This book discusses the aspects of human and animal social behaviour. The starting point is the assumption that human and non-human animals use comparable mechanisms of behaviour. By Russell Gardner, Jr., M.D., F.A.P.A., F.A.C.P. In a career as a psychiatric researcher (e.g., ethology of sleep and dream correlates) and as an educator of pre-clinical and clinical psychiatry, I and think-tank colleagues (Group for the Advancement of Psychiatry (GAP)) have suggested that the specialty could use a basic science akin to those utilized by other specialties in providing pathogenetic formulations for their ills (see Bakker et al for the succinct GAP statement).1 That is, in most of medicine, knowledge of the normal body workings informs one about the abnormal variants, or the dis-eases or dis-orders (dis = bad).If one knows how oxygenation of the heart's muscle must happen for it to continue its pumping, then one understands how rupture or clogging of the coronary arteries cause congestive heart failure and pain.
In another system, crucial roles of bile for digestion on the one hand and the handling of by-products of hemoglobin on the other hand help explain the symptoms of gall stones clogging the common bile duct, not only abdominal pain but intolerance of fatty foods and change in fecal color. By contrast psychiatry (as well as clinical psychology and other not-usually-medical sister disciplines) presently focus on the individual as though that person's conspecifics (members of a same species) can be ignored or taken for granted. Rather the brain should be viewed as a "social brain." These clinical human disciplines would benefit by using front and center understandings of how human communication works on all brain and behavioral levels in reckoning with their ills. Mental illnesses and their treatments represent variations of human signaling amongst human conspecifics. Thus, mania can be seen as a communicationalstate in which a person exhibits a difficult to contain dominance state that shows a parallel to a human alpha state that when expressed normally other people find highly adaptive (Gardner, 1982).2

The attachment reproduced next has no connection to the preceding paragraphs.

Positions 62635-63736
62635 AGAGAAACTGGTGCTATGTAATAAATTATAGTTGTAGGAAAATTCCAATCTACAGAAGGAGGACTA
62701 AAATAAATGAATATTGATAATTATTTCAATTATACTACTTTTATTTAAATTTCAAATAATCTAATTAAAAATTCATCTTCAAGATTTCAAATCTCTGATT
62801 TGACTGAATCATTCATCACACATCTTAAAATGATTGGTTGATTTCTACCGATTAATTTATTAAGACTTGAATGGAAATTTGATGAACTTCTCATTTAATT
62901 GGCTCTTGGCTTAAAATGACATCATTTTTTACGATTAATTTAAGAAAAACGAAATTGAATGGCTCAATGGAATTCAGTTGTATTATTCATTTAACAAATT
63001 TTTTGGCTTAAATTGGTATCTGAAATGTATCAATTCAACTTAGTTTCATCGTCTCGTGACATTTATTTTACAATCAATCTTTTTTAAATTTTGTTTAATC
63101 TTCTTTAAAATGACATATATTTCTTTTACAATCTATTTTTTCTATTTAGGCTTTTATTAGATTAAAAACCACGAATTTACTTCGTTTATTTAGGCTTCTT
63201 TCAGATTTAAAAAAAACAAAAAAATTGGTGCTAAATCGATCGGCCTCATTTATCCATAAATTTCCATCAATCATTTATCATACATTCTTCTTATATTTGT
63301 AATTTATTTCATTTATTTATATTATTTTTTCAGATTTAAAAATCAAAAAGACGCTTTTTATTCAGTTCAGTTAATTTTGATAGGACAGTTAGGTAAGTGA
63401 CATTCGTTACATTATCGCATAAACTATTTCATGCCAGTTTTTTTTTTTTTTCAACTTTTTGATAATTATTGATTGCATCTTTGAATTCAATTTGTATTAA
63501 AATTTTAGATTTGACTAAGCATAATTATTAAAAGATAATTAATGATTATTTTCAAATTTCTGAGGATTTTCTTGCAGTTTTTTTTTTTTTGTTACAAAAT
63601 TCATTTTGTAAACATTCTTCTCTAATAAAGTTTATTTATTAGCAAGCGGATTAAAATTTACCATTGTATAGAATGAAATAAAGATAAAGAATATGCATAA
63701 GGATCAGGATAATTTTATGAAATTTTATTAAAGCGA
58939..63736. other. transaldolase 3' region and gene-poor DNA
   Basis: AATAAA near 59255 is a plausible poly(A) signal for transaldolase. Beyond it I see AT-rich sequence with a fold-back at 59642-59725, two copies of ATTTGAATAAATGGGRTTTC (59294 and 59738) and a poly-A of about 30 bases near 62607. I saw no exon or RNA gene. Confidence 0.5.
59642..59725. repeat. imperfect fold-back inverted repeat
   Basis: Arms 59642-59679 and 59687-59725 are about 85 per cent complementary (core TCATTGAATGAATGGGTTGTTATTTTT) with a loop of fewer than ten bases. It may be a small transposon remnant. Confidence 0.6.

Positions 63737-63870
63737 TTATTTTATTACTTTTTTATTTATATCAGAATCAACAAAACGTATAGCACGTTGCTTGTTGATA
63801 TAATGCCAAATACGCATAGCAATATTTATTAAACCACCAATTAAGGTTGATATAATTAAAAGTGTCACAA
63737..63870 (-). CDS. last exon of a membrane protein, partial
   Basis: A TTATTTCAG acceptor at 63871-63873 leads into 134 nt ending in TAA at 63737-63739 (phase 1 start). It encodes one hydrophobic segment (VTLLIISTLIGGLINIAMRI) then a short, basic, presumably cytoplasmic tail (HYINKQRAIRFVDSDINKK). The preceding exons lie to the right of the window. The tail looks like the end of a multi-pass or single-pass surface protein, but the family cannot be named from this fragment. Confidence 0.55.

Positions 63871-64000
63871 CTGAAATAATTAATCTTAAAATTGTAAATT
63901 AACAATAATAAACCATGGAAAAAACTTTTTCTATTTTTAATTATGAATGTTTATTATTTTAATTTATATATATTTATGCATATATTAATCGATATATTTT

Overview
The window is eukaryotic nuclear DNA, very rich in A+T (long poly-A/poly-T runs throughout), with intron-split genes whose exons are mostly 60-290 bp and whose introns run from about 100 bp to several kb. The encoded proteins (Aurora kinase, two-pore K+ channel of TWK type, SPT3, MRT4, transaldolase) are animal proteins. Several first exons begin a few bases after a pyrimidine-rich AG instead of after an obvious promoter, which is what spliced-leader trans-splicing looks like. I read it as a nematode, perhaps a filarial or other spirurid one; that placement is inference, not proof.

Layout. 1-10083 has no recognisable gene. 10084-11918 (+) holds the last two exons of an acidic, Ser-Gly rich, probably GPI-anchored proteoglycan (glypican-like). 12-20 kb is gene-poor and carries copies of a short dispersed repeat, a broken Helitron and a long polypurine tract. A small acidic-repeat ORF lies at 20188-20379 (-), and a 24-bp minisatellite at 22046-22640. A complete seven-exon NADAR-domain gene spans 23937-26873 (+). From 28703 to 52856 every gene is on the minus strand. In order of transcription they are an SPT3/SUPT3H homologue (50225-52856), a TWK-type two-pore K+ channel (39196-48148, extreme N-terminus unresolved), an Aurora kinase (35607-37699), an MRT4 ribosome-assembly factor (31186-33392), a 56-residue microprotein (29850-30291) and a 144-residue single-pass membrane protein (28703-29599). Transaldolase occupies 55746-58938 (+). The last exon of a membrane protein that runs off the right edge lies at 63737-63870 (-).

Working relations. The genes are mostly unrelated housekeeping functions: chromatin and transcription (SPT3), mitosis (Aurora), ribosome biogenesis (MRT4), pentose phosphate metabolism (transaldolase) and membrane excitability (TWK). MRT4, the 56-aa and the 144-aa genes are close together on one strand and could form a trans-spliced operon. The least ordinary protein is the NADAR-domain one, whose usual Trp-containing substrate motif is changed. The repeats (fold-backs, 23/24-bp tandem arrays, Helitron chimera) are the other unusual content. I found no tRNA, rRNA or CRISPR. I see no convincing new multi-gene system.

For another example, autism represents an affliction of childhood characterized by failure of usual communication. The authors present here a thorough-going investigation of the crucial and undervalued touch system that deals with caring, tender, gently caressing skin experience, what they call "tederheid," noting that English "tenderness" doesn't do the concept justice. I feel that their work on this under-examined sensory system provides powerful leverage for the better understanding of human psychiatric and psychological ills. Let me turn to a quasi-ethological anecdotal illustration observed naturally of touch and its concomitants in development. Sitting midmorning in a Madison, Wisconsin, coffee shop I see a mother enter with her son approximately four years old. Students from a nearby school arranging an art display temporarily left some precarious ceramic works on a small table next to a couch where the mother settles her son. She cautions him about the works' fragility, and comfortably goes to the next room for a cookie for each of them and coffee for herself.